# Detecting & Categorizing Chaos

Being able to detect and distinguish chaotic from regular behavior is crucial in the study of dynamical systems. Most of the time a positive maximum lyapunov exponent and a bounded system indicate chaos.

However, the convergence of the Lyapunov exponent can be slow, or even misleading, as the types of chaotic behavior vary with respect to their predictability. There are many alternatives, some more efficient and some more accurate in characterizing chaotic and regular motion. Some of these methods are included in DynamicalSystems.jl.

Performance depends on the solver

Notice that the performance of functions that use ContinuousDynamicalSystems depend crucially on the chosen solver. Please see the documentation page on Choosing a solver for an in-depth discussion.

## Generalized Alignment Index

"GALI" for sort, is a method that relies on the fact that initially orthogonal deviation vectors tend to align towards the direction of the maximum Lyapunov exponent for chaotic motion. It is one of the most recent and cheapest methods for distinguishing chaotic and regular behavior, introduced first in 2007 by Skokos, Bountis & Antonopoulos.

ChaosTools.galiFunction
gali(ds::DynamicalSystem, tmax, k::Int | Q0; kwargs...) -> GALI_k, t

Compute $\text{GALI}_k$[Skokos2007] for a given k up to time tmax. Return $\text{GALI}_k(t)$ and time vector $t$.

The third argument, which sets the order of gali, can be an integer k, or a matrix with its columns being the deviation vectors (then k = size(Q0)[2]). In the first case random orthonormal vectors are chosen.

Keyword Arguments

• threshold = 1e-12 : If GALI_k falls below the threshold iteration is terminated.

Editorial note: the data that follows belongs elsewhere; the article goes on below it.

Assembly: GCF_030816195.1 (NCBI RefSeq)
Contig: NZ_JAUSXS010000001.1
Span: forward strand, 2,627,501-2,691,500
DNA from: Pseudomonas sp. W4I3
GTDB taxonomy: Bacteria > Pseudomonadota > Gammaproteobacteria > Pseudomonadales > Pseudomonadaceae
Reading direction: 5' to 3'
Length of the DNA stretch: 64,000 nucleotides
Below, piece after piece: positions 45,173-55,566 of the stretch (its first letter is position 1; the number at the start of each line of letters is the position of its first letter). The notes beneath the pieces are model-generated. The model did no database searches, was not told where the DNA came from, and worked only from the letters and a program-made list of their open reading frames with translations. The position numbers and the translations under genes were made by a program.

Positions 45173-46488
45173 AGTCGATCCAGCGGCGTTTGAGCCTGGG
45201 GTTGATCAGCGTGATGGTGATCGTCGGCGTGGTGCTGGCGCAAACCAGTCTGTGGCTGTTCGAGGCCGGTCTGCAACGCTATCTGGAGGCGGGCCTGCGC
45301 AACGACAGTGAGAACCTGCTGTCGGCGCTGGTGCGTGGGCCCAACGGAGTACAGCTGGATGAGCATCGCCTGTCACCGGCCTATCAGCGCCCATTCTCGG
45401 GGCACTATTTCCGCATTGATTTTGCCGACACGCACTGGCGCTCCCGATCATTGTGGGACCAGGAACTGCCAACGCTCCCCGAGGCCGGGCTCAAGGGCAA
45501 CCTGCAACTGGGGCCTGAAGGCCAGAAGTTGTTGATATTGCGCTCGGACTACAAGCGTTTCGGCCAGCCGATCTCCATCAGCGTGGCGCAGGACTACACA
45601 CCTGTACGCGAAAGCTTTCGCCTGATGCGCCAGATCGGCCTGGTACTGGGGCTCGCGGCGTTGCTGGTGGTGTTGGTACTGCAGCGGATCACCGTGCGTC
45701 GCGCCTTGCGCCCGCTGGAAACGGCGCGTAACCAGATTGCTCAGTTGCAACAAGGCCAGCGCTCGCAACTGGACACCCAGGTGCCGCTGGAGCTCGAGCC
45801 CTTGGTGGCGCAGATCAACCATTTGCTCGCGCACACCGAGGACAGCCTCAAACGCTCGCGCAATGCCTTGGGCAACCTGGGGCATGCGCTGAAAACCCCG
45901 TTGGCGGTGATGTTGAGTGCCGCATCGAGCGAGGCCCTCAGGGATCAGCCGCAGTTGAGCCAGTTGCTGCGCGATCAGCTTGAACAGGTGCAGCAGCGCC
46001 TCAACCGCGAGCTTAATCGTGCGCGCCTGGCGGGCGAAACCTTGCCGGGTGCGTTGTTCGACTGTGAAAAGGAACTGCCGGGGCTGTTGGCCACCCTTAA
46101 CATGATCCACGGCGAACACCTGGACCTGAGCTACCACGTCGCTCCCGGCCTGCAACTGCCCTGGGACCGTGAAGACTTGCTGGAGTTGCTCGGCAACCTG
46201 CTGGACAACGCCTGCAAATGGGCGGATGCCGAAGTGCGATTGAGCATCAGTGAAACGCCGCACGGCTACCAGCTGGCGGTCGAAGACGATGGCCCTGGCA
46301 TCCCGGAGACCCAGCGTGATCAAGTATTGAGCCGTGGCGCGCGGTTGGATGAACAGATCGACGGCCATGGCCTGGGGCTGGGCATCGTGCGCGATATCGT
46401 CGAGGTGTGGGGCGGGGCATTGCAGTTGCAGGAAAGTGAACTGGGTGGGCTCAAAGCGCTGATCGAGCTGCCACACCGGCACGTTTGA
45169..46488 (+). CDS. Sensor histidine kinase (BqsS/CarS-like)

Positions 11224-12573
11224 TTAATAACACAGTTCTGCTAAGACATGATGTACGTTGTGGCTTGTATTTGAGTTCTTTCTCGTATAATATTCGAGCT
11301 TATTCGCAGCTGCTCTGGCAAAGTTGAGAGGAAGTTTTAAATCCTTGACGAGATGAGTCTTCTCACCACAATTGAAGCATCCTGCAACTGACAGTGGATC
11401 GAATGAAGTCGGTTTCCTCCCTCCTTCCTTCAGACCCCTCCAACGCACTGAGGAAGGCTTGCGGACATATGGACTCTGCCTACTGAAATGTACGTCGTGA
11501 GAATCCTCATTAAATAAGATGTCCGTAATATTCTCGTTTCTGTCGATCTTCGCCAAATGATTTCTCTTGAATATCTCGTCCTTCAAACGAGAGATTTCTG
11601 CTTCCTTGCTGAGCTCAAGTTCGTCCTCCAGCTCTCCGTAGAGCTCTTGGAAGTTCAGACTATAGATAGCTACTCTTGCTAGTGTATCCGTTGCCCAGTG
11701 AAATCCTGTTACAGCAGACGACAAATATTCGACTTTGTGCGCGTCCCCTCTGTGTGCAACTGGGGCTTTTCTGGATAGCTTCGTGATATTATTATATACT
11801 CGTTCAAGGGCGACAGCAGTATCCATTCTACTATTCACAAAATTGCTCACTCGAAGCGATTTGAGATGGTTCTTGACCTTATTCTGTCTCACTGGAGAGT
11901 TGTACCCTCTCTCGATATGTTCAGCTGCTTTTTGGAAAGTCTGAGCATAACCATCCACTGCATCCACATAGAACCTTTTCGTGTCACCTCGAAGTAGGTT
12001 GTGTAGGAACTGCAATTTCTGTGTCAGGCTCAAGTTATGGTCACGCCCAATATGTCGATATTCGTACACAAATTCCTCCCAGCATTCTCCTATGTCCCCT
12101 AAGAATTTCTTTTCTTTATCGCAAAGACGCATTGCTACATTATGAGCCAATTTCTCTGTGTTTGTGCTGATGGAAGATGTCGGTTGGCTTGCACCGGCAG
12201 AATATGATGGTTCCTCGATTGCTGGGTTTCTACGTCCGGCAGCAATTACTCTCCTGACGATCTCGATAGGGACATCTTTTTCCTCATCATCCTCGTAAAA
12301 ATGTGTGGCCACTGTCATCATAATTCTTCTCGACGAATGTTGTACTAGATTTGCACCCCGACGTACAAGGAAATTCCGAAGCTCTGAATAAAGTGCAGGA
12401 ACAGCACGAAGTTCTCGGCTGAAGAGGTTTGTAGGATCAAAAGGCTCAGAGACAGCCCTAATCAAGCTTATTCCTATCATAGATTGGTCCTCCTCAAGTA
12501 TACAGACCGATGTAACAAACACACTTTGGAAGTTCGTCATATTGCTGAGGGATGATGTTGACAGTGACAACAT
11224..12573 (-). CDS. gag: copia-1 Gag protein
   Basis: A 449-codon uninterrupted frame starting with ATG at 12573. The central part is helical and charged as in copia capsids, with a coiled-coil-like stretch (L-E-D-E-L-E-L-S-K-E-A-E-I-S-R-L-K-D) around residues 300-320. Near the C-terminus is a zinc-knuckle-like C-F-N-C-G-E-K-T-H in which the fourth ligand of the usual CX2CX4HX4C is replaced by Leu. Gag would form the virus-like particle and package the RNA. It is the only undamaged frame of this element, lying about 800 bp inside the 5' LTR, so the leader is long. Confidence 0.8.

• Δt = 1 : Time-step between deviation vector normalizations. For continuous systems this is approximate.
• u0 : Initial state for the system. Defaults to get_state(ds).
• diffeq is a NamedTuple (or Dict) of keyword arguments propagated into init of DifferentialEquations.jl. See trajectory for examples. Only valid for continuous systems.

Description

The Generalized Alignment Index, $\text{GALI}_k$, is an efficient (and very fast) indicator of chaotic or regular behavior type in $D$-dimensional Hamiltonian systems ($D$ is number of variables). The asymptotic behavior of $\text{GALI}_k(t)$ depends critically on the type of orbit resulting from the initial condition. If it is a chaotic orbit, then

$$$\text{GALI}_k(t) \sim \exp\left[\sum_{j=1}^k (\lambda_1 - \lambda_j)t \right]$$$

with $\lambda_j$ being the j-th Lyapunov exponent (see lyapunov, lyapunovspectrum). If on the other hand the orbit is regular, corresponding to movement in $d$-dimensional torus with $1 \le d \le D/2$ then it holds

$$$\text{GALI}_k(t) \sim \begin{cases} \text{const.}, & \text{if} \;\; 2 \le k \le d \; \; \text{and} \; \;d > 1 \\ t^{-(k - d)}, & \text{if} \;\; d < k \le D - d \\ t^{-(2k - D)}, & \text{if} \;\; D - d < k \le D \end{cases}$$$

Traditionally, if $\text{GALI}_k(t)$ does not become less than the threshold until tmax the given orbit is said to be chaotic, otherwise it is regular.

Our implementation is not based on the original paper, but rather in the method described in[Skokos2016b], which uses the product of the singular values of $A$, a matrix that has as columns the deviation vectors.

Performance Notes

This function uses a tangent_integrator. For loops over initial conditions and/or parameter values one should use the low level method that accepts an integrator, and reinit! it to new initial conditions. See the "advanced documentation" for info on the integrator object. The low level method is